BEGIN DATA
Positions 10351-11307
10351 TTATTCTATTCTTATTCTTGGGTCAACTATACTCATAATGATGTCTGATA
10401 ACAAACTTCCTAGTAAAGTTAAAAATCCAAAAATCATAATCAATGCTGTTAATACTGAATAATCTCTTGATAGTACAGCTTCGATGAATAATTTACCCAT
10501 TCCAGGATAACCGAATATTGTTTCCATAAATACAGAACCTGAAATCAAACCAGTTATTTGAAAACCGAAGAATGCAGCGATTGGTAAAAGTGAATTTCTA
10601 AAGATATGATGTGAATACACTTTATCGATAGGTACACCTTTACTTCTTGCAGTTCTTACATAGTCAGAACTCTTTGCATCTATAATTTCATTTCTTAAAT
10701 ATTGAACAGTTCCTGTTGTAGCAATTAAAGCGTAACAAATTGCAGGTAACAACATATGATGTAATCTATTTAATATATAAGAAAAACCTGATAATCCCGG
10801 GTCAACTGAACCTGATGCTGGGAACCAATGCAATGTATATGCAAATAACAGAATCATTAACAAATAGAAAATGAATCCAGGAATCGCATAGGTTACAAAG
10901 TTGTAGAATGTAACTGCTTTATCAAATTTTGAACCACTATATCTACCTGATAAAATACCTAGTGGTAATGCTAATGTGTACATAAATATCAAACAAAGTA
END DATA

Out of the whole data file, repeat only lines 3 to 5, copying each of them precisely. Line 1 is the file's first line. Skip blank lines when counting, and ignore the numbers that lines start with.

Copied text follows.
10401 ACAAACTTCCTAGTAAAGTTAAAAATCCAAAAATCATAATCAATGCTGTTAATACTGAATAATCTCTTGATAGTACAGCTTCGATGAATAATTTACCCAT
10501 TCCAGGATAACCGAATATTGTTTCCATAAATACAGAACCTGAAATCAAACCAGTTATTTGAAAACCGAAGAATGCAGCGATTGGTAAAAGTGAATTTCTA
10601 AAGATATGATGTGAATACACTTTATCGATAGGTACACCTTTACTTCTTGCAGTTCTTACATAGTCAGAACTCTTTGCATCTATAATTTCATTTCTTAAAT